Recently, there’s been lots of discussions about the average work week of an American worker. As an industrialized nation, work-life policies in the U.S. tend to lag behind other industrialized nations. Nowhere is this more clearly seen than in the basic construct of our work week.
The 5-day work week hasn’t budged since the days of the one income household where men largely invested in work outside the home while women tended to the rigors of child rearing and home care. You only need to look at the recent workforce stats to see that working women comprise half of the full-time workforce. Yet, the basic landscape of the time that Americans spend at work hasn’t changed. While other areas of work have been responsive to cultural shifts like the introduction of 401k programs, varied health and wellness programs, and even casual dress policies; we have yet to see the majority of companies address hours worked.
According to 2017 data from the Organization for Economic Co-operation and Development (OECD) the U.S. is in the top 10 industrialized nations that have the most paid labor on average per year per worker. This trend shows no sign of slowing as the battle to remain a relevant economy in an increasingly global arena continues. This is a far cry from the predictions laid out by economist John Keynes in 1930 when he envisioned that the rise of machines and technology would translate into a 15-hour workweek! What it does show is that Americans are working long hours, on average 42 hours in the office, not including work done at home returning emails and phone calls. It’s a stark contrast to the work reality of union members employed at Mercedes Benz and other top engineering firms in Germany. Recent rulings netted workers at many of Germany's top engineering firms -- such as Mercedes-Benz owner Daimler -- can opt to work 28 hours a week for up to two years, before returning to the standard 35-hour week.
In New Zealand, a six-week trial involving almost 250 employees across 16 different offices was monitored by researchers at the University of Auckland and Auckland University of Technology. Although workers only clocked in for four days (while still being paid for five), trimming their hours from around 40 to 32 per week, they were actually 20% more productive. Employees also showed a 24% improvement in their work-life balance, and a 7% decrease in their stress levels. Another study conducted on the heels of the Auckland experiment also found that there were increased gains of over 20% in the areas of measured engagement (employee to leader, commitment to the company, stimulation, and empowerment). In a report written in 2010 by the President’s Council of Economic Advisors, the very presence of new technology and the need for highly trained workers requires a commitment to further education and training often not within reach due to the lack of available time to invest in these pursuits.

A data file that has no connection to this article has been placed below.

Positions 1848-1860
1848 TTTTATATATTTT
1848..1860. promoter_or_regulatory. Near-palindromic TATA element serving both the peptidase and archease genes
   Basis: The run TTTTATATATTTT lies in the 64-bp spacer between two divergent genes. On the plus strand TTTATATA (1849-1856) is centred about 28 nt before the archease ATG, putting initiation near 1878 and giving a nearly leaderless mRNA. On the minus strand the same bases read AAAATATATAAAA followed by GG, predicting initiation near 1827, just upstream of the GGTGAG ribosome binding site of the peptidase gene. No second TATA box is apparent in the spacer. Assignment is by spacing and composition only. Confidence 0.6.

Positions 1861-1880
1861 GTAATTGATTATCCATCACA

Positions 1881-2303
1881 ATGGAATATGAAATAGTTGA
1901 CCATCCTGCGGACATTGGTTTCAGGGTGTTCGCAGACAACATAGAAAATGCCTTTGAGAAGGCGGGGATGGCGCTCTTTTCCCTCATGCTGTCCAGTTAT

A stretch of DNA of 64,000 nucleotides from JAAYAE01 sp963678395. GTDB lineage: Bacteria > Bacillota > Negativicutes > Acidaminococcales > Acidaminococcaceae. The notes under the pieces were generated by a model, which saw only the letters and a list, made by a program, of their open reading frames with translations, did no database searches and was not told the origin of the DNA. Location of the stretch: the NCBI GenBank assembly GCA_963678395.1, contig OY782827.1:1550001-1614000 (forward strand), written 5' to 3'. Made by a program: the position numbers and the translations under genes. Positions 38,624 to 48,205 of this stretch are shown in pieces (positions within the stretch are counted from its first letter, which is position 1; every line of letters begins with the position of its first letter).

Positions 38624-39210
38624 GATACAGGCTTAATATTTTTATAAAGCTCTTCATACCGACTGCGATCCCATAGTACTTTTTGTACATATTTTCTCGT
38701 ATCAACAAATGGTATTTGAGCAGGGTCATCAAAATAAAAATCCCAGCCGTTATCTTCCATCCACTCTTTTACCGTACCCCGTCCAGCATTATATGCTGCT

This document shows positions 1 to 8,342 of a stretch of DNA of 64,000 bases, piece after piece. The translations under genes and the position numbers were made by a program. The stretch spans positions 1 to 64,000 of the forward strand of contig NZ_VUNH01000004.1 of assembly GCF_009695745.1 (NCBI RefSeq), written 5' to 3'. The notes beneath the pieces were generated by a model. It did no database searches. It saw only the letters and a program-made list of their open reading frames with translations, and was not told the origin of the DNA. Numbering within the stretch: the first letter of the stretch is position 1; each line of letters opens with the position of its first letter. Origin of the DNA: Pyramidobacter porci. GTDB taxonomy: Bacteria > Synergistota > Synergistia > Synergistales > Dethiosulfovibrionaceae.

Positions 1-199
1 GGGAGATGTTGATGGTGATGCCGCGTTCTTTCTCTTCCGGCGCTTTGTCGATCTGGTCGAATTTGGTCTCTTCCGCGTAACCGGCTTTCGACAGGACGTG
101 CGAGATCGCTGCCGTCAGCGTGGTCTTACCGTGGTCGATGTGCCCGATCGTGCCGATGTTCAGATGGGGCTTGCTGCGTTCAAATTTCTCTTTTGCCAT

What we know in theory about the reduced work week needs a more granular analysis. Much like any other benefit given to employees, there is an expectation of an ROI and there are caveats, some simple, some complex, that require a steady hand in their delivery and communication. The creation of a 4- day work week (or any reduced hour program) requires a lock-step execution between business units and demands a different level of oversite from leaders. For example, a manager who has only 32 hours with his employees per week or who has his team present only 5 hours a day, may prepare meetings for ultimate efficiency and quickly turn a 90-minute meeting into 30 minutes. Companies may also choose to track wasted time in an effort to prove that the hours worked, while reduced are more effective and produce greater results.
The role of HR is to look at a reduced work week with the same rigor as one would apply to any other employee benefit. It also makes sense to match employee interest in a reduced week program (research tells us that 67% of employees would take advantage of a reduce hour program pilot) to the unique factors found in every business. Some key questions to ask include:
- Is there a seasonality of our business that creates an optimal time to test the reduced week theory?
- Are there departments or functions of the business that lend themselves better to the concept?
- If enacted, what time wasters have been eliminated from the corporate diet while on the reduced work week experiment?
- If the reduced work week becomes standard, can our organization point to the reduced work week concept as the root of positive changes in productivity, engagement and retention?
It takes a mature organization to risk a bit of the unknown and launch an effective reduced work program. Organizations that do so, even on a temporary basis are seen positively by their employees both current and potential. In the end, it will be an answer for many, but not all. What is certain, HR needs to be prepared to address a growing awareness of the concept and be able to research and communicate the pros and cons to the business partners they support.
Sources: cornell.edu, marketwatch.com, hrdrive.com